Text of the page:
Settling employee disputes becomes complicated when one or both parties are unaccommodating. Even after spending a reasonable amount of time, managers are not always successful in arriving at a conclusion. If an arrangement is inflicted on the parties in the form of a settlement, that behavior is termed as autocratic. Nevertheless, disagreements can be worked out by following procedural justice, which checks that hard choices can be made impartially (Lim and Loosemore, 2017).
Layoffs to soften hardship
Downsizing is among the extreme measures taken by management and is difficult to handle (Kim, 2015). Kammeyer-Mueller et al. (2001) explains that the burden of human resources reduction often overweigh the advantages. Layoffs have harmful consequences, harming the sufferer while subverting the optimism of survivors who remain employed. However, when organisational justice practices are followed in reducing the workforce, the terminated employees are less likely to devalue the company (Hart et al., 2016). The employees who were retained might face “survivor’s guilt.” An explanation as to why this downsizing was necessary may reduce the negative impact of such decisions (Bear and Hwang, 2017).
Performance appraisals to keep scores fair
Performance evaluations are required in organisations to allocate rewards, recognize candidates for elevation, and strengthen human capital. Even though performance apprehensions are necessary for organisations, they require careful evaluations to avoid any discrepancies. Studies have shown that recent performance evaluation methods have taken a wider outlook, highlighting the social setting and inputs from multiple sources (Nair and Salleh, 2015). Exploring organisational justice has presented a new model for comprehending performance review. Cropanzano et al. (2007) formulated a model of performance evaluation, consistent with the previous research, as “the due process approach to performance appraisal.” According to their study, by assuming a due process method, one can categorize facts based on distinct meanings, potential conflicts, and disagreements regarding the facts. The study identified three core elements of the process:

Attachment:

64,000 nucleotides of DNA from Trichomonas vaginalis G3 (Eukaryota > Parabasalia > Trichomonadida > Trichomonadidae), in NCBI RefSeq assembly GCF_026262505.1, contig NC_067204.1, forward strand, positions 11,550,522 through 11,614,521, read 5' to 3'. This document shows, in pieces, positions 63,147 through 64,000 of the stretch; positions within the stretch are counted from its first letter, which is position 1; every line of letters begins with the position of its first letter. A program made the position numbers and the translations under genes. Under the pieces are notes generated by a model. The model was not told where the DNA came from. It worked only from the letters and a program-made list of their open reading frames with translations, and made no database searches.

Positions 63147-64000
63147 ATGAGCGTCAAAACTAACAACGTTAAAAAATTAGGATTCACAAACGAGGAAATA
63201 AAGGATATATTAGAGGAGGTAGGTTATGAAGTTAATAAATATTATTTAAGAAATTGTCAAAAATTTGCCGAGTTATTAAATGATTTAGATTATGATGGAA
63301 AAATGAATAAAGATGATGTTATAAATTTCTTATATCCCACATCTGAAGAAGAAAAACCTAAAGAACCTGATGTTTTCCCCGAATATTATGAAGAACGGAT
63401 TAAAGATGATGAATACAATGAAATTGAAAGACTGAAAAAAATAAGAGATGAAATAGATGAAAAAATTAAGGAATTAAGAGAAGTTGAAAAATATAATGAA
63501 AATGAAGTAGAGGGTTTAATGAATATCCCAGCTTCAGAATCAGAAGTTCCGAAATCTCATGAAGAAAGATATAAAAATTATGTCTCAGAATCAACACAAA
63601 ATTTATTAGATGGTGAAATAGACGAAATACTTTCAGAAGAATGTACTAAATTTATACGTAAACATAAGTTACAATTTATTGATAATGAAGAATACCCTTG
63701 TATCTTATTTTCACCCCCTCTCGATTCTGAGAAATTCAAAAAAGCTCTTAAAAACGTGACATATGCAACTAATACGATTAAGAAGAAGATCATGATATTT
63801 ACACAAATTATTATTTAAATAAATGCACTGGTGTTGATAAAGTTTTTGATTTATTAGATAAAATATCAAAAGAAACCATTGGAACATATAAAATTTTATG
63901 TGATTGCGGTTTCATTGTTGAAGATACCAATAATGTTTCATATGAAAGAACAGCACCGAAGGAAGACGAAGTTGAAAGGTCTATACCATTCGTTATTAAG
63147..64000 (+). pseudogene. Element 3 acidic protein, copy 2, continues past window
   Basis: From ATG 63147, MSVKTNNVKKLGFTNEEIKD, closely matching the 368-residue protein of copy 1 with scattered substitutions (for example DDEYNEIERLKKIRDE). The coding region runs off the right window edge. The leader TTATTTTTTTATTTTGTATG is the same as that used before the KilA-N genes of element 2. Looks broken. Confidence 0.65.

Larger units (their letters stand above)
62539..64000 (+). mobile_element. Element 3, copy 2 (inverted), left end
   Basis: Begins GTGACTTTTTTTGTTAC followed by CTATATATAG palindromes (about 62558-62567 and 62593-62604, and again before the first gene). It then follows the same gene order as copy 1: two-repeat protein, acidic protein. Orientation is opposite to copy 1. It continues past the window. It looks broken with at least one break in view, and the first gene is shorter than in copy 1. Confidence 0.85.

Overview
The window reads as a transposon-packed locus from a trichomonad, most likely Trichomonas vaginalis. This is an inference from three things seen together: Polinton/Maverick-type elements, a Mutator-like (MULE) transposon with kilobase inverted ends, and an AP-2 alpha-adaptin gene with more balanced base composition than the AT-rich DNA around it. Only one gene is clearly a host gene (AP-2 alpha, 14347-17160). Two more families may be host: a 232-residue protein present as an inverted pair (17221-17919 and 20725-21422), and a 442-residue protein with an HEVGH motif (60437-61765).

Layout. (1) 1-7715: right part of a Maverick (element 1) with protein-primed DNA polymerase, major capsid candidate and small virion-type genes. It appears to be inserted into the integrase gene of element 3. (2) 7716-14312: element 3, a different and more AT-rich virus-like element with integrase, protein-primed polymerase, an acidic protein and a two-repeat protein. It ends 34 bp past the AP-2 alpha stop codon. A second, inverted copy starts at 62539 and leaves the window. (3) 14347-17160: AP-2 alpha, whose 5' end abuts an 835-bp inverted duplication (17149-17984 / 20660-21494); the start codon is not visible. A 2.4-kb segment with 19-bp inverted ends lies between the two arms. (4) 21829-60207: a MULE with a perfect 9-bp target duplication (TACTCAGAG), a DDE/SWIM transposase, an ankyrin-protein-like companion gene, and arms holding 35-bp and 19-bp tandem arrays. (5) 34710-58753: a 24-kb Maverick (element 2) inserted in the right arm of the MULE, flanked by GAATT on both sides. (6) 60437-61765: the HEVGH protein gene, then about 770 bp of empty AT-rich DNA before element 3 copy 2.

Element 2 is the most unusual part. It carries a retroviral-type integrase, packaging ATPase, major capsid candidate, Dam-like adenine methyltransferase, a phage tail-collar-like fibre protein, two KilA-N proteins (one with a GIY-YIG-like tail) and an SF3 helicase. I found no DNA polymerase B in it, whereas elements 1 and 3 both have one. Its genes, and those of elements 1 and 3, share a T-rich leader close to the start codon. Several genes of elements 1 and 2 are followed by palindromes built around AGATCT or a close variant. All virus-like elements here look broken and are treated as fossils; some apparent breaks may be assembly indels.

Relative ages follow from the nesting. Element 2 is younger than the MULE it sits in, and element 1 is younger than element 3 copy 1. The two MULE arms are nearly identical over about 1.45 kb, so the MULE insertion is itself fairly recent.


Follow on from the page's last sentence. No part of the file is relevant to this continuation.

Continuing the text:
- Adequate notice: This helps to inform people about the timeline and criteria of work assessment. In addition to this, the participation of employees in establishing performance standards can invoke trust between the employees and employer.
- Just hearing: It means to restrict the performance estimation analysis to work place evidence, instead of personal thoughts. Employees should also be provided with an opportunity to explain their side of the events.
- Judgment based on evidence: Precise standards for evaluating employees should be set, and sufficient information should be assembled before basing decisions regarding their performance.
Consequences of neglecting organisational justice
Research has shown that organisational justice is responsible for affecting a wide variety of employee reactions. These reactions are essential for smooth operation and useful management of business. Unfair or unjust practices invoke malpractices on the employee’s part. Such methods also promote job dissatisfaction, inefficient work environment, distrust, and disapproval of the organisation. The absence of justice gives rise to retribution, lower performance, and hurt morale. Nevertheless, the negative consequences can be regulated by supporting organisational justice practices.